Business ecosystem embeddedness to enhance supply chain competence: the key role of external knowledge capacities
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AuthorRiquelme Medina, Marta; Stevenson, Mark; Barrales Molina, Vanesa; Llorens Montes, Francisco J.
Taylor & Francis
Supply chain competenceBusiness ecosystem embeddednessAbsorptive capacityDesorptive capacityConnective capacity
Marta Riquelme-Medina... [et al.] (2021). Business ecosystem embeddedness to enhance supply chain competence: the key role of external knowledge capacities, Production Planning & Control, DOI: [10.1080/09537287.2021.1951389]
SponsorshipSpanish Ministry of Economy and Business ECO2017-84138-P; Spanish Ministry of Science, Innovation and Universities FPU16/04712 EST18/00138; FEDER/Junta de AndaluciaMinistry of Economy and Knowledge A-SEJ-154-UGR18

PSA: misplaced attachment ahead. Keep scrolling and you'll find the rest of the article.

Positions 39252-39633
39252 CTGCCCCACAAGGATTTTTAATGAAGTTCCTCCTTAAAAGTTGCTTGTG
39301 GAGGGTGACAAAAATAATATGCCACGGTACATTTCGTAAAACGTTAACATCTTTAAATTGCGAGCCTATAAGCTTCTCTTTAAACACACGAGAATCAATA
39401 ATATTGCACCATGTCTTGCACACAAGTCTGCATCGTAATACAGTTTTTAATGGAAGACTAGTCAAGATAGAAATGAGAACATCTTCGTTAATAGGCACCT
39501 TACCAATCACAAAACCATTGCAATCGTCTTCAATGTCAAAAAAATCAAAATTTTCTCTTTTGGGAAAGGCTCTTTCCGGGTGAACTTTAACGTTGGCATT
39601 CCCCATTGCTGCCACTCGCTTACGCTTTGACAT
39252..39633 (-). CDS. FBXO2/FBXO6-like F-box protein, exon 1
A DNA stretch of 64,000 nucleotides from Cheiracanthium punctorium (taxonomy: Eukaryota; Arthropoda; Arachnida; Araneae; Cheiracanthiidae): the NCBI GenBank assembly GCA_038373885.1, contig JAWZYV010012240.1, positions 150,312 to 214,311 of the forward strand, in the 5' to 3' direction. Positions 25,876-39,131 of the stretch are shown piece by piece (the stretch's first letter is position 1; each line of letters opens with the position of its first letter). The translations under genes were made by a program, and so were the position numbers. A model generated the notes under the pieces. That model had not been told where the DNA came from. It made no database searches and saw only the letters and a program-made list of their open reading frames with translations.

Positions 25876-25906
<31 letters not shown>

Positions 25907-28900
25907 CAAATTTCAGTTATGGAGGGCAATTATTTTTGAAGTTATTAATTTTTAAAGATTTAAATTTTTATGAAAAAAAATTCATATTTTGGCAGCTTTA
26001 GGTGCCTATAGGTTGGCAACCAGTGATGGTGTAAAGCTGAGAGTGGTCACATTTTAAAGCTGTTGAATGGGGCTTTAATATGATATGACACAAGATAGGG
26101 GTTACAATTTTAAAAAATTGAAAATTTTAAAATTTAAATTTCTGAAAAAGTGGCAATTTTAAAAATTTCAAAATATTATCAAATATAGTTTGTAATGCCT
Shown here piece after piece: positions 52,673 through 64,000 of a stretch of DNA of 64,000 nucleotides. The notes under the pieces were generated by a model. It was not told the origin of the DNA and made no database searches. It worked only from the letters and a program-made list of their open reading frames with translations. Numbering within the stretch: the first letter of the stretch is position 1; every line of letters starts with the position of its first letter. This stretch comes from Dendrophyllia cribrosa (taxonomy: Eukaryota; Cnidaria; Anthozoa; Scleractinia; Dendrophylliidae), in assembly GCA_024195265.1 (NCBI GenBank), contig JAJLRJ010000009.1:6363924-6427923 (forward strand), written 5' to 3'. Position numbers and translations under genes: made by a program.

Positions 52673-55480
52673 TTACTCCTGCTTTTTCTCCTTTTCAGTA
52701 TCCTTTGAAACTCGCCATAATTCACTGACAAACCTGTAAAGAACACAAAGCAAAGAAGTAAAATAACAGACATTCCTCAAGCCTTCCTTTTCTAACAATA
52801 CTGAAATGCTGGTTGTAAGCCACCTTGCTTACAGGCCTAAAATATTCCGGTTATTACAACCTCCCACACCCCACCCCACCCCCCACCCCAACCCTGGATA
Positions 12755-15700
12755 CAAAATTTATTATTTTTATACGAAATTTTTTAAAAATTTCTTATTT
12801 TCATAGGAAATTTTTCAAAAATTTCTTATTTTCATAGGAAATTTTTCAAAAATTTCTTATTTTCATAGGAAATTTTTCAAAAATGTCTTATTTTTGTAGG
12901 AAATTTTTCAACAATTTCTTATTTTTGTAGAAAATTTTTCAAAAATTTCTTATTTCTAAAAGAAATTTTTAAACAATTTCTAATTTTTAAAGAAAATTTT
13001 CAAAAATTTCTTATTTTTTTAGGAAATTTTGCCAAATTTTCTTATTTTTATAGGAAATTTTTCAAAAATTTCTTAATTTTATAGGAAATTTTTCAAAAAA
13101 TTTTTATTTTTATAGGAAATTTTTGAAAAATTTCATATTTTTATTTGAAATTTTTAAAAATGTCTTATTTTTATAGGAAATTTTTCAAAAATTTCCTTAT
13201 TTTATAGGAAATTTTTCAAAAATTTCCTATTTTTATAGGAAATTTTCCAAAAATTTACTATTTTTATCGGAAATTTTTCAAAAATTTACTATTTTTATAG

Interest in business ecosystems has grown exponentially over the last decade. This article focuses on the operational benefits of business ecosystems by investigating how embeddedness in business ecosystems influences supply chain competence. Specifically, it considers the mediating effect of external knowledge capacities (i.e. absorptive, desorptive and connective capacity). Data from 271 European firms in business ecosystems was collected to test the paper’s hypotheses using regression analysis with bootstrapping. Results indicate that business ecosystem embeddedness does not in itself improve supply chain competence. Rather, the relationship is explained through (i) absorptive and desorptive capacity as direct mediators; and (ii) connective capacity, which enhances supply chain competence indirectly by improving external knowledge retention for absorptive and desorptive capacity. To the best of our knowledge, this is the first paper to demonstrate benefits of being embedded in business ecosystems other than in terms of innovation. Newly validated scales for business ecosystem embeddedness and connective capacity are provided.